Health News Review

There’s a reason why we urge journalists to include independent perspectives in all health care news stories.

Reuters provides a fresh example of what happens when you don’t.

You end up not challenging a drug company executive’s comments that:

  • he “hopes to launch a new Alzheimer’s medicine in 2017 in what would be the first new drug for the condition in more than a decade.”
  • “he expected the drug to have annual worldwide sales of considerably more than $1 billion, if it is approved.”

That is quite a leap, given that Phase III trials have just begun.

The story ends this way:

“Health ministers from the Group of Eight countries last week set a goal of finding a cure or a disease-modifying therapy by 2025 – a target that is seen as ambitious given that scientists are still struggling to understand the fundamental biology of Alzheimer’s.”

When I saw news of the G8 announcement last week, this is exactly the kind of hype I thought we might see.  I just didn’t think it would happen this quickly.

And, of course, if Reuters publishes it, it soon shows up on Fox News, on Yahoo.com, and on other news sources.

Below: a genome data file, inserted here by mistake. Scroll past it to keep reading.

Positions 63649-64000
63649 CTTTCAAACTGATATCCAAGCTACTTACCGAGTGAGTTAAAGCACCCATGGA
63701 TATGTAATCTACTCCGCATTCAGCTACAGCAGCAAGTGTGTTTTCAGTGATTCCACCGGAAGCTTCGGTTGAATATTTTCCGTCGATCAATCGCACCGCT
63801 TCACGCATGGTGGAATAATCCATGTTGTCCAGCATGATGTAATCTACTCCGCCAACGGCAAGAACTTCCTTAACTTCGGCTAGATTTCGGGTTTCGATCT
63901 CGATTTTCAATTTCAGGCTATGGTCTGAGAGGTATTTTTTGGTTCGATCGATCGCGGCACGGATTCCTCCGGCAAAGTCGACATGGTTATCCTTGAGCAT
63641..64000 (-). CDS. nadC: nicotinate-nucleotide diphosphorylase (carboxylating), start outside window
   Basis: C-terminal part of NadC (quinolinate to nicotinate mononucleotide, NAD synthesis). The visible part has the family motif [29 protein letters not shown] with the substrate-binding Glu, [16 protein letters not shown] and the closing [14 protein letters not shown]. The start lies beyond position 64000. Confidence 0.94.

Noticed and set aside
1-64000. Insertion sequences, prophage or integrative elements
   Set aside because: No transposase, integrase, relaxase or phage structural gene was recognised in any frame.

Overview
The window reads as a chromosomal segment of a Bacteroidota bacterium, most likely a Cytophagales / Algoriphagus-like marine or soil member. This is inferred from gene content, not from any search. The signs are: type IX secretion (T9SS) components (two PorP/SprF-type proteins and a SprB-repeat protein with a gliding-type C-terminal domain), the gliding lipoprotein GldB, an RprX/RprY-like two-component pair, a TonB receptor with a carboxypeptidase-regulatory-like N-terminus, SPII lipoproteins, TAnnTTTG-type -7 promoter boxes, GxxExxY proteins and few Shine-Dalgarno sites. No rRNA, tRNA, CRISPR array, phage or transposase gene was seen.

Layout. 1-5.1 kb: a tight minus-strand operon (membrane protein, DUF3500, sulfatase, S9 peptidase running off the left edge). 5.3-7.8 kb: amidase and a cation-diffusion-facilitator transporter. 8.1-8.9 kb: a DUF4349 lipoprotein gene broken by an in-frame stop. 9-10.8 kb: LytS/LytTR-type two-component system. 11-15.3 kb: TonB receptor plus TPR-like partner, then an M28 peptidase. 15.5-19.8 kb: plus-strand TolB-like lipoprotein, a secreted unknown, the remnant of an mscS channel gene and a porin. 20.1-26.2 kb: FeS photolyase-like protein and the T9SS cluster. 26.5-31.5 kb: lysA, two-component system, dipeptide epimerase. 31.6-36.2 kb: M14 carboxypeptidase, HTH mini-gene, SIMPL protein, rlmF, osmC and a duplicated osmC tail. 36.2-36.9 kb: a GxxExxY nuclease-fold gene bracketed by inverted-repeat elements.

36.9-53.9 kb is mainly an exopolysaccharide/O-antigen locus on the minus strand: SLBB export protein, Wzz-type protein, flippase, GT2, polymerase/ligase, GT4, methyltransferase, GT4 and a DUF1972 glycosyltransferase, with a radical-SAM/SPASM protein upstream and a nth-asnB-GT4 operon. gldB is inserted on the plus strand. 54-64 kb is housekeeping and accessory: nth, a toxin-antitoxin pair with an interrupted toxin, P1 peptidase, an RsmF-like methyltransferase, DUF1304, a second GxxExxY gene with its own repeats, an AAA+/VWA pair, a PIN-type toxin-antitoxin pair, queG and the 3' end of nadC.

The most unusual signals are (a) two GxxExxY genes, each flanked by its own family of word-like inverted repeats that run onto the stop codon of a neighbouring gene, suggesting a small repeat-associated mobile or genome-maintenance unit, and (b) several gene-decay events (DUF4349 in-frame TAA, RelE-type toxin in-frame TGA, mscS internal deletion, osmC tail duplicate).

Hat tip to MedPage Today’s Morning Break column for alerting us to this story.

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Comments

Linda posted on December 23, 2013 at 10:38 am

Thanks for keeping on top of these faux Alzheimer drug development stories. The real story to be told is the lack of understanding about the fundamental biology of the disease. Drug manufactures are playing a game of “pin the tail on the donkey” trying to find a blockbuster drug because the stakes are so high- the market potential is huge.

HENRY RHODES posted on December 23, 2013 at 12:12 pm

My wife has alzheimer’s. I try to follow information about treatments and cures. I have a B.S. degree and belong to Mensa. Thank you for your work. My own opinion, for what it’s worth, is that the prevention of ALZ will not be any pill from which big pharma will make billions but from nutrition, exercise and social support. But that will not make so much quick and easy money. Even if a magic bullet cure were possible, would big pharma be interested? Treatments usually make a lot more money than cures, ask you know.